Pon farr

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Pon farr /ˌpɒn ˈfɑr/ is a phenomenon in the fictional Star Trek universe. A part of the reproductive cycle of Vulcans, pon farr features in the canonical TV series as well as in fan fiction.

Description[edit]

Every seven years, Vulcan males and females become aroused. They undergo a blood fever, become violent, and finally die unless they mate with someone with whom they are empathically bonded or engage in the ritual battle known as kal-if-fee.

The idea is based on the mating ritual of animals on earth, notably the female ferret that also dies if it has not mated by the end of the season.[1] In the rebooted Star Trek (2009) Vulcans also mate outside of pon farr, and with species other than Vulcan even if not mentally bonded with them. A common misconception associated with the series (and Spock in particular) is that Vulcans only have sex once every seven years. However, pon farr is not coincident with the sex lives of Vulcans, and they are able to have intercourse without the affliction, and thus more than once every seven years.[citation needed]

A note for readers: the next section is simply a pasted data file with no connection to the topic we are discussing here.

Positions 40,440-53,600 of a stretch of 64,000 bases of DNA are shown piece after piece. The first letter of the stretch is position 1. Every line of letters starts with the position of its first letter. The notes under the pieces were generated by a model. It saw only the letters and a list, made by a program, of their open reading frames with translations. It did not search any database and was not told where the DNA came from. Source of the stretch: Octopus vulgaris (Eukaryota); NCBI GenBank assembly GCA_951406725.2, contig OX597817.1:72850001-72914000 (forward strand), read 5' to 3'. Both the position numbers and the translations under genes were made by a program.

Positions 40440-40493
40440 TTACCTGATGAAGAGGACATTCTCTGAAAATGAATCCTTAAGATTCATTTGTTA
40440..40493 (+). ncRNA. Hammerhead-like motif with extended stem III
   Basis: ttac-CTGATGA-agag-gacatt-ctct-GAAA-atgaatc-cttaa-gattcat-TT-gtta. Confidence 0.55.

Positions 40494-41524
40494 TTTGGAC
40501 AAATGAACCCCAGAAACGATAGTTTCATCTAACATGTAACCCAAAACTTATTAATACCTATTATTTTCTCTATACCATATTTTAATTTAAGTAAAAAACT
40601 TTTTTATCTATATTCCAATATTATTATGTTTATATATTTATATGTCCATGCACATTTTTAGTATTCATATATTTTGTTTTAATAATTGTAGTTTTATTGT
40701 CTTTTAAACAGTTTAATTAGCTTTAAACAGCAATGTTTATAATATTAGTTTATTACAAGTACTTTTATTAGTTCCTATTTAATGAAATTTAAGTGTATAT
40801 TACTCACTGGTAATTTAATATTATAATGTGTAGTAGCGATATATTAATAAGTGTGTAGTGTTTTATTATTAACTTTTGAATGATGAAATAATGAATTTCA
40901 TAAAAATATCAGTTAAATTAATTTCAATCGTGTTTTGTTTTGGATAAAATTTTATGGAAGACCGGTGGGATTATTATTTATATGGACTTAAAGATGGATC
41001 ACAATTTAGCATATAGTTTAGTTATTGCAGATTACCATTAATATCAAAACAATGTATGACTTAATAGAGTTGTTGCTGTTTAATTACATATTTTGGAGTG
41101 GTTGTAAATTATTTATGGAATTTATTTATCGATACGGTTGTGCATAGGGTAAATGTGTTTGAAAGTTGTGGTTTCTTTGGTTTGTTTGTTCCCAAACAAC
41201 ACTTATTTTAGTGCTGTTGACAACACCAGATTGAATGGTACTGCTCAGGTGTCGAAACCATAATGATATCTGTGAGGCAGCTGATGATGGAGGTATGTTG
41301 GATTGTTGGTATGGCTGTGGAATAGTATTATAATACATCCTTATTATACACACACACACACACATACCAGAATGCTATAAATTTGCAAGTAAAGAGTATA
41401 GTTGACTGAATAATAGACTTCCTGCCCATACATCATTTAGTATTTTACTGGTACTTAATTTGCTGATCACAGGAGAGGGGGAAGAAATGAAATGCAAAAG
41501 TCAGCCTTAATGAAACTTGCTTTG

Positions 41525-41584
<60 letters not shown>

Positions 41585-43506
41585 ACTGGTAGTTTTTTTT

In Star Trek canon[edit]

Pon farr was introduced and prominently featured in the original Star Trek series episode "Amok Time", written by Theodore Sturgeon. In the episode, Mr. Spock experiences pon farr and is returned to his home planet Vulcan by Captain Kirk and Dr. McCoy in order to undergo the mating ritual and save his life.[2]